[No. 51, October Term, 1946.]
Decided February 5, 1947.
Specific Performance — Contract For Sale of Leasehold Property — Time As of Essence of Contract — Waiver.
When time is expressly declared to be of the essence of a contract of sale, a court of equity will ordinarily not grant specific performance where the purchaser has failed to make payment within the time specified by the contract. p. 557
Courts of equity are bound to give full force and effect to provisions in a contract expressly providing that it shall be completely performed by a certain date, unless the failure to perform by the time designated is caused by the act or default of the party against whom specific performance is asked. p. 557
A contract for the sale of leasehold properties was within the Statute of Frauds and was required to be evidenced by a writing as was any change in the contract. p. 558
In suit against vendor for specific performance of written contract of sale of leasehold properties, in which the time limited for the payment of the purchase price is expressly stated to be of the essence of the contract, the purchaser is not entitled to a decree in his favor except upon proof that the original limitation of time, which he admittedly exceeded, was effectually waived or extended by vendor or her authorized representative. p. 558
On appeal from a decree denying specific performance to vendee of contract for the sale of leasehold properties, the chancellor must be presumed to have considered all the evidence on the question of whether or not the delay in performance was caused by the vendee and not by the vendor, and where the chancellor saw and heard the vendor testify and did not consider her answers to his questions sufficient to constitute waiver of the time limited in the contract for payment of the purchase price, the Court of Appeals could not say his conclusions were clearly erroneous. p. 559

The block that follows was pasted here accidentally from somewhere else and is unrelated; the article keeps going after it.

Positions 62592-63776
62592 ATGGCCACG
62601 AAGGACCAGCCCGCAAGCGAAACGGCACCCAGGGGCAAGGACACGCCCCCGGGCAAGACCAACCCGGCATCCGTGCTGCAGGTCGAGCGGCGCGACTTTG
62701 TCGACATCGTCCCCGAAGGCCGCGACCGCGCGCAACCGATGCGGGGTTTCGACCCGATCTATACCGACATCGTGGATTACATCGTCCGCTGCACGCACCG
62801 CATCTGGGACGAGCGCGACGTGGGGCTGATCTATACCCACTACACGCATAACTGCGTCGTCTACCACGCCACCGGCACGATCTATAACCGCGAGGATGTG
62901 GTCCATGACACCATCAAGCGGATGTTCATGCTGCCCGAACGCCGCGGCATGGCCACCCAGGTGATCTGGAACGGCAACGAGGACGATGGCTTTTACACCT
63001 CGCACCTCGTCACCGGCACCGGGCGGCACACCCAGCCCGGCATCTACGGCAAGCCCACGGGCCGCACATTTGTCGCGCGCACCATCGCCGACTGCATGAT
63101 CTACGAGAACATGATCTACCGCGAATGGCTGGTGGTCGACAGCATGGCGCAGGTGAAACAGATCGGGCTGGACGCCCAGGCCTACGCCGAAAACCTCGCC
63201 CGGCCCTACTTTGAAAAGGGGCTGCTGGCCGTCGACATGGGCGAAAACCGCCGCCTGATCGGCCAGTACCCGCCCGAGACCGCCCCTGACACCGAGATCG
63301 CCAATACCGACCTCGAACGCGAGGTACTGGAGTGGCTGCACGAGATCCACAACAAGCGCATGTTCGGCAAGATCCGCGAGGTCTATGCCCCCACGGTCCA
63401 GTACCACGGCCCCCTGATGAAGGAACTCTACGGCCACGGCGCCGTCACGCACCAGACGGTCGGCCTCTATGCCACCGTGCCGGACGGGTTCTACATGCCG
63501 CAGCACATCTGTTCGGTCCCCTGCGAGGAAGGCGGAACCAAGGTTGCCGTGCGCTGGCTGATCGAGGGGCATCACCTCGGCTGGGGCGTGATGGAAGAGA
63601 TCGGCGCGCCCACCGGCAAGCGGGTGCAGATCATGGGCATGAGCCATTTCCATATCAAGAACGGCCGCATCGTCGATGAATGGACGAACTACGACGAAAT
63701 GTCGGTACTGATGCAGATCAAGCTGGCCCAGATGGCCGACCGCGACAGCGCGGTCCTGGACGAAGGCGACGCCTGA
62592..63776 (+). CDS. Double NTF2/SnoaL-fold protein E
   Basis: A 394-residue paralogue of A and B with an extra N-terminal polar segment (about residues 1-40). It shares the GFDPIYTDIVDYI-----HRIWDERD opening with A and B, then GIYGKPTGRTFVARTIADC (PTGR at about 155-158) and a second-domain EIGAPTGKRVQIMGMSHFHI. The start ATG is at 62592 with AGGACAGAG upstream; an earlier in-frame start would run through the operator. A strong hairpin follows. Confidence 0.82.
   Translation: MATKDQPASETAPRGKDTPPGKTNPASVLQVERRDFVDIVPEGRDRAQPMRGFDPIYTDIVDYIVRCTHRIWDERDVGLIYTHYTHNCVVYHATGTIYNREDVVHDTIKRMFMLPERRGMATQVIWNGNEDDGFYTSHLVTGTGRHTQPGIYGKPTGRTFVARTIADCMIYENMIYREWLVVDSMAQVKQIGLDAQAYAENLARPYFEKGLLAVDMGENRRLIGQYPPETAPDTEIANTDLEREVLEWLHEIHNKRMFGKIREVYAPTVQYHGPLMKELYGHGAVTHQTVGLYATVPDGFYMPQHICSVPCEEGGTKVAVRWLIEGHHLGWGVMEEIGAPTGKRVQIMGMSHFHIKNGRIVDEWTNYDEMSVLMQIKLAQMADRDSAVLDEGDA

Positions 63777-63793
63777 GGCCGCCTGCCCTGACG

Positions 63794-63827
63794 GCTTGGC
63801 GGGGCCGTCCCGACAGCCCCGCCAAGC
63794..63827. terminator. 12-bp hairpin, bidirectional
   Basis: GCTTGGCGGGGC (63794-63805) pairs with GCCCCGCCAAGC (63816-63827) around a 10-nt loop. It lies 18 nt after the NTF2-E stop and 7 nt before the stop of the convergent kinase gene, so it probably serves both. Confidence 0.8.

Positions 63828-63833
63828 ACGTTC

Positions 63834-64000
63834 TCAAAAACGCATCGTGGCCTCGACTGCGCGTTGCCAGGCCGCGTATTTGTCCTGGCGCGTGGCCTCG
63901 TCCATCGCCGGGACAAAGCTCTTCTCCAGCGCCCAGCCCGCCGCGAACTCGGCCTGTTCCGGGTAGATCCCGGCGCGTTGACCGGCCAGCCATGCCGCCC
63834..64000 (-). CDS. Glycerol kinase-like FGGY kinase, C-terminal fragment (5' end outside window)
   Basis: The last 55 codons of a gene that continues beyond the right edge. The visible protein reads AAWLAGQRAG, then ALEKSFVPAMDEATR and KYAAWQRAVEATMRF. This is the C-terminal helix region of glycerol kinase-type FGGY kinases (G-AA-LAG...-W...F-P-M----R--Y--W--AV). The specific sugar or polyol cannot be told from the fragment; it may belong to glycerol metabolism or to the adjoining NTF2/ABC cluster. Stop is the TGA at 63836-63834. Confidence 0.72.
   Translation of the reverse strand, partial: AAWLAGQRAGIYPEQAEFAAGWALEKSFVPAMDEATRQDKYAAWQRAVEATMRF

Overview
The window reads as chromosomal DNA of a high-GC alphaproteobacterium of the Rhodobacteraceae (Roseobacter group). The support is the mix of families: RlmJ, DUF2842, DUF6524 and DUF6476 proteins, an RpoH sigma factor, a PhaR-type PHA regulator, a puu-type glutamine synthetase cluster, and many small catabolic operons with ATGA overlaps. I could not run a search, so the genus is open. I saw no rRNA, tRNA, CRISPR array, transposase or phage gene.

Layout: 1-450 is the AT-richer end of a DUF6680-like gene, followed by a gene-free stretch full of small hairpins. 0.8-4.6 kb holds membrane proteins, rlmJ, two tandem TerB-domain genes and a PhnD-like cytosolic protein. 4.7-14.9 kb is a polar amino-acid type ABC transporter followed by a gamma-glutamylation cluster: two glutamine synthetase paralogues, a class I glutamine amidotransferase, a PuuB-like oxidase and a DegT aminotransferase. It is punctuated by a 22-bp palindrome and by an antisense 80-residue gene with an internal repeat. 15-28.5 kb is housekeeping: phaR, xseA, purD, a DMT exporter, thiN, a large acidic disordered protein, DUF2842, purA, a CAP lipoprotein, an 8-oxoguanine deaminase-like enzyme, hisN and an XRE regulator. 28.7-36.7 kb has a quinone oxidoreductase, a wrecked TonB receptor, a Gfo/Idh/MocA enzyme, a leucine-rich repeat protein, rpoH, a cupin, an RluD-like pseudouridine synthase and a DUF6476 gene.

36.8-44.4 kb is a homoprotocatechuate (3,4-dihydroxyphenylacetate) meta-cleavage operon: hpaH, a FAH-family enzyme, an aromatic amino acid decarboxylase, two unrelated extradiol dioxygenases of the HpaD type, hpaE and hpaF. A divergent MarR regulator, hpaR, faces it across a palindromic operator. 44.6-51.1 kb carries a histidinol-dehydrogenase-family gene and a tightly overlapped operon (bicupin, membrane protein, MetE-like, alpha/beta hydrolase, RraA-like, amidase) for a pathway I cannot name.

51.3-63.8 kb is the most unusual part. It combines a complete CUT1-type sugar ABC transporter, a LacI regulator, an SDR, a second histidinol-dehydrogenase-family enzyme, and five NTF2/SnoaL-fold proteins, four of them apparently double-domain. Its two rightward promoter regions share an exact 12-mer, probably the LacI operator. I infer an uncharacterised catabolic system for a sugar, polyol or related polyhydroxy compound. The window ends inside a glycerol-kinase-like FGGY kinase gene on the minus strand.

Decided February 5, 1947.
Appeal from the Circuit Court of Baltimore City (NILES, J.).
Suit by Morris Garbis against Rose Weistock for specific performance of a contract for sale of certain leasehold properties. From a decree refusing to grant specific performance, the plaintiff appeals.
The cause was argued before MARBURY, C.J., DELAPLAINE, COLLINS, GRASON, HENDERSON, and MARKELL, JJ.
Benjamin L. Freeny for the appellant. Eldridge Hood Young, with whom was Jerome Robinson on the brief, for the appellee.
The appeal in this case is from a decree entered by the Circuit Court of Baltimore City refusing to grant specific performance of a contract for the sale of certain leasehold properties situate in said city.
Morris Garbis (vendee) and Rose Weistock (vendor) each signed the contract under seal, which was dated the 9th day of May, 1945. By the terms thereof the vendor bargained to sell to the vendee, and the latter agreed to purchase properties known as 1240-1238-1236 West Ostend Street. Each of these properties was subject to an annual ground rent of $30.00. The price to be paid for the properties was $3,000.00, of which $200.00 was paid prior to the signing thereof; the balance of $2,800.00 to be paid in cash within sixty days from date of the contract. It provided for adjustments of taxes, ground rents, house rents, and any other public charges at the time of the settlement. It further provided: "Time is the essence of this contract." The vendee prepared the contract. He engaged J. Dallas Kirwin, an attorney, to search the titles to and redeem the ground rents on these properties.